Why we need to create a strong community of LGBT professionals

2016-08-19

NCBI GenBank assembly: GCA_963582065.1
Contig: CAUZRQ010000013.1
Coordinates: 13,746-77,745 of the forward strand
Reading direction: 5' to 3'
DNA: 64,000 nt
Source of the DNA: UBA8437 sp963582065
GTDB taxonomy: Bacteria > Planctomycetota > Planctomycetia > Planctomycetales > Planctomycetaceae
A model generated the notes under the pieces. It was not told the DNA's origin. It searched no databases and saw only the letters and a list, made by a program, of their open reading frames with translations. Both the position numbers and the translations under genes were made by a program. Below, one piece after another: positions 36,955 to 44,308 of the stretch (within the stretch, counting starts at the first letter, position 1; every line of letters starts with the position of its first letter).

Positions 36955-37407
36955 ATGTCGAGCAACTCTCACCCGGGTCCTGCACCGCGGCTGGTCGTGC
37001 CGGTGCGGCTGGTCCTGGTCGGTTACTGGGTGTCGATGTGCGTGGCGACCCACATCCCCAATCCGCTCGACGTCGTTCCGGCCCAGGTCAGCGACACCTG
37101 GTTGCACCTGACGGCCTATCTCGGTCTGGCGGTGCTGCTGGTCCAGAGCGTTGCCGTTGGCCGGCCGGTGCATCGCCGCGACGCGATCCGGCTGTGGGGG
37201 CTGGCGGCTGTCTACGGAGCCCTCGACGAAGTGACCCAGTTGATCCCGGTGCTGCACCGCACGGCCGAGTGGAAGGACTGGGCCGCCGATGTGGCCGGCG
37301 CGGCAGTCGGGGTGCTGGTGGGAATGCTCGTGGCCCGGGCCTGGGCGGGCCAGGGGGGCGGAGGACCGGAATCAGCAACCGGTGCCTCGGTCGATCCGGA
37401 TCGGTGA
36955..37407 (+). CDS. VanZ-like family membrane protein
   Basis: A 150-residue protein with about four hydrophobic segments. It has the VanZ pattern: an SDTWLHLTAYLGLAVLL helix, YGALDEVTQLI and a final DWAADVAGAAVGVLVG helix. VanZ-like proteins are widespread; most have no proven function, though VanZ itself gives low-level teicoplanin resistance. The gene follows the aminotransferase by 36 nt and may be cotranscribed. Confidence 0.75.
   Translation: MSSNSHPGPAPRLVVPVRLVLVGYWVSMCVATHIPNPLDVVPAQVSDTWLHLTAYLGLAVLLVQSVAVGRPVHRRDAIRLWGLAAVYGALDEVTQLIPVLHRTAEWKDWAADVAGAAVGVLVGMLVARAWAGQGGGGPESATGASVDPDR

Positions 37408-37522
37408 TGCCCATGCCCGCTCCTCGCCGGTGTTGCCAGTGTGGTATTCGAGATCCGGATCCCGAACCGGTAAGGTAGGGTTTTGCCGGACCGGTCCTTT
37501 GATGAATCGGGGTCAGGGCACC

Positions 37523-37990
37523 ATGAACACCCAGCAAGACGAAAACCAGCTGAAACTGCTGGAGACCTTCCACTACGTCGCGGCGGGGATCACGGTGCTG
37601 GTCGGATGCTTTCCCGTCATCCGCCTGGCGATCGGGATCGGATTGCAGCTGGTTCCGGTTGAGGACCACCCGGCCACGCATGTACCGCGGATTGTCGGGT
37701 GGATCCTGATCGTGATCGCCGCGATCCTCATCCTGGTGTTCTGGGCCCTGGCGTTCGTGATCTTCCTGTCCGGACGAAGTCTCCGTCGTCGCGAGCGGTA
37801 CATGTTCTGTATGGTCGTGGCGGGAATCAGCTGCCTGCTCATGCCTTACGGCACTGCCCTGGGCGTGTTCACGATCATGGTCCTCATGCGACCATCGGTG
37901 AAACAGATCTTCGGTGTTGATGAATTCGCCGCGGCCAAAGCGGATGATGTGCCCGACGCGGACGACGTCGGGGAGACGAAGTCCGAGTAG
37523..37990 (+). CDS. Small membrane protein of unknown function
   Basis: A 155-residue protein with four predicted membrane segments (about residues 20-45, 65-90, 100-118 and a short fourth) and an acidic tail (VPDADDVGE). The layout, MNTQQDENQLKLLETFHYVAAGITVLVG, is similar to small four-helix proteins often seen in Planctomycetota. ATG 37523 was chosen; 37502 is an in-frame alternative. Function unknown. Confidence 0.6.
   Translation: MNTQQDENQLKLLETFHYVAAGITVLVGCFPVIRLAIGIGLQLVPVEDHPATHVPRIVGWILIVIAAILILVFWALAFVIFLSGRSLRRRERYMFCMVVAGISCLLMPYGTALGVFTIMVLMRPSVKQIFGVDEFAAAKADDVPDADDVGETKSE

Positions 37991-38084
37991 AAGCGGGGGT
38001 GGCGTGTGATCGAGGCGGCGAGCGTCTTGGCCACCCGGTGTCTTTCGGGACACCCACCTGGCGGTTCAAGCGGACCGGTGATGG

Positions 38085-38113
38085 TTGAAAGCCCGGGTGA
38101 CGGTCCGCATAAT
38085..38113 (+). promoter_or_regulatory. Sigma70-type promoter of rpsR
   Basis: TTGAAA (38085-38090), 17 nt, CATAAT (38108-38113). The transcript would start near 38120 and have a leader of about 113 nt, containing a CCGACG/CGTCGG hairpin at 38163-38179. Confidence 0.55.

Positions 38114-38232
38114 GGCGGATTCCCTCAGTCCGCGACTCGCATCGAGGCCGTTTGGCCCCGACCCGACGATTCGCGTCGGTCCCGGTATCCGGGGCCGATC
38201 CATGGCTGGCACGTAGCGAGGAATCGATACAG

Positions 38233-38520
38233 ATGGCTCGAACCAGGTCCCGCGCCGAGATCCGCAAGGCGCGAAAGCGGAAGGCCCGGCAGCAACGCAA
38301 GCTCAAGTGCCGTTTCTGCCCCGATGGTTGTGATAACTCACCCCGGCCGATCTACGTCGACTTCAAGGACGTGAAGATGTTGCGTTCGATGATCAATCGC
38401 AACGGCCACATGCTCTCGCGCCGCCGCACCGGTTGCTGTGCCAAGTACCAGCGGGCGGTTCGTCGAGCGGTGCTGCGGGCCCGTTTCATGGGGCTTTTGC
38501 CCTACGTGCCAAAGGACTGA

The LGBT community has gained more and more rights and attained a level of equality never seen until today across many parts of the world. The recent, traumatic shooting at a gay nightclub in Orlando, however, is a reminder that the fight for LGBT rights must continue. When people stop talking about homophobia, the issue starts to grow again. That is why Pride is so important and should be maintained at all costs. But Pride only occurs once a year. It is insufficient, by itself, to promote equality for all. So the LGBT community must band together through associations and professional networks. Creating a strong professional LGBT community promotes equality and encourages companies across the globe to become more diverse and support their LGBT employees. Helping the LGBT community through employment opportunities Some major global companies have founded Open For Business. The coalition of leading global business "share a deep-rooted commitment to diversity and inclusion in their own workplaces, and are concerned about the growth of anti-LGB&T policies in many countries in which they operate". Open For Business works to raise awareness about the situation of LGBT people in regions where the participating companies operate, such as Africa and the Middle East. Raising awareness is important, but the benefit of the participating companies to local LGBT individuals remains unclear. It is not in these companies’ commercial interests to promote equality directly in some local spaces. Thus, they communicate their messages globally. Global messages, however, are less likely to be heard by local LGBT communities that suffer under repressive political laws. There is a simple way for companies to reach out and support local LGBT communities: they could hire more LGBT employees and let them know they are welcome and can be themselves in the workplace. Companies can use websites such as myGwork to showcase their LGBT friendliness and recruit talent from around the world. Major professional services firms, such as EY, Thomson Reuters, Reed Smith or OUTstanding and many others have already proved their LGBT friendliness by recruiting from a wide pool of candidates that includes the LGBT community. Geraint Lloyd-Taylor from Lewis Silkin says "it's great to have a specific portal for people who are looking for jobs in an LGBT-friendly organisation". Amir Kabel, Head of Diversity at Green Park - a global recruitment firm- has just been appointed as non-executive Director at myGwork. Speaking of his new role, Kabel said, "MyGwork is a great company with a real appetite to get more LGBT professionals into businesses without compromising their authenticity. I am thrilled to be selected on the board with equally talented board members who are passionate about the same agenda and be part of this exciting journey". Forcing companies to become more diverse  Creating a community of LGBT professionals will cause companies to implement diversity policies that promote equality. It's crucial for these organisations to create LGBT networks. For example, Belton Fournoy, associate director at Protiviti, understood the importance of these networks, and created one. Despite Fournoy being the only member of the network, he believes it is important for his company to be supportive of his difference. He wanted to show his colleagues it was acceptable to be LGBT at Protiviti. He says, ‘I have been asked by people, if we even needed to create an LGBT network in the London Protiviti office, especially one full of so many supportive colleagues. My response is yes, and it is because when I moved to the UK six years ago, I understandably wanted to make a good impression…so ended up going back into the closet. We launched the ProPride UK network to ensure that anyone who joined the London office saw how visibly and openly Protiviti supports their LGBT staff. Similarly, professional organisations such as InterLaw, InterMedia, InterTech, InterBank and InterEnergy, to cite a few, have helped to foster changes within companies and connect LGBT individuals who may feel lonely in their workplaces. Studies have demonstrated that ‘LGBT-supportive policies and workplace climates are linked to greater job commitment, improved workplace relationships, increased job satisfaction, and improved health outcomes among LGBT employees. Furthermore, LGBT-supportive policies and workplace climates are also linked to less discrimination against LGBT employees and more openness about being LGBT. Less discrimination and more openness, in turn, are also linked to greater job commitment, improved workplace relationships, increased job satisfaction, improved health outcomes, and increased productivity among LGBT employees’. From the pink pound to pink employment  Corporations have understood that LGBT customers are becoming more aware of and sensitive to company messages. For example, Clare Beveridge notes, "estimated to be worth £6 billion per year in the UK, the pink pound’s purchasing power is viewed as a substantial asset to the UK economy". Likewise, Jeremy Lybarger explains that "according to Business Insider, LGBT spending power is estimated at more than $800 billion annually—a still largely untapped demographic that companies are keen to start tapping". He further explains that a 2009 report from the Council for Global Equality found that "24% of LGBT adults switched products or service providers in a 12-month period in favor of companies that support the LGBT community". Supporting equality is important, but consumers must ask whether companies really support their LGBT employees internally. In looking at the media industry, Beveridge argues, "Fair representation of the LGBT community in the media is needed. However, targeting a product toward a group that is looking for acceptance highlights the exploitative nature of 'gay-friendly' marketing campaigns". She adds that "the problem isn’t just private companies jumping on the equality bandwagon, which, in itself, can still pay dividends. The problem is when those same companies endorse equality without ensuring their own HR policies are inclusive". Lybarger explains, ‘When companies enforce LGBT-inclusive policies, they acquire and retain talent, foster a more collaborative workplace, and curry the favor of socially conscious consumers’. The LGBT community can only attain reach equality worldwide if they urge their employers to show support not only externally via LGBT marketing but also through improved internal diversity and inclusion policies. Aritha Wickramasinghe is human rights activist from London. Follow him on Twitter @aritha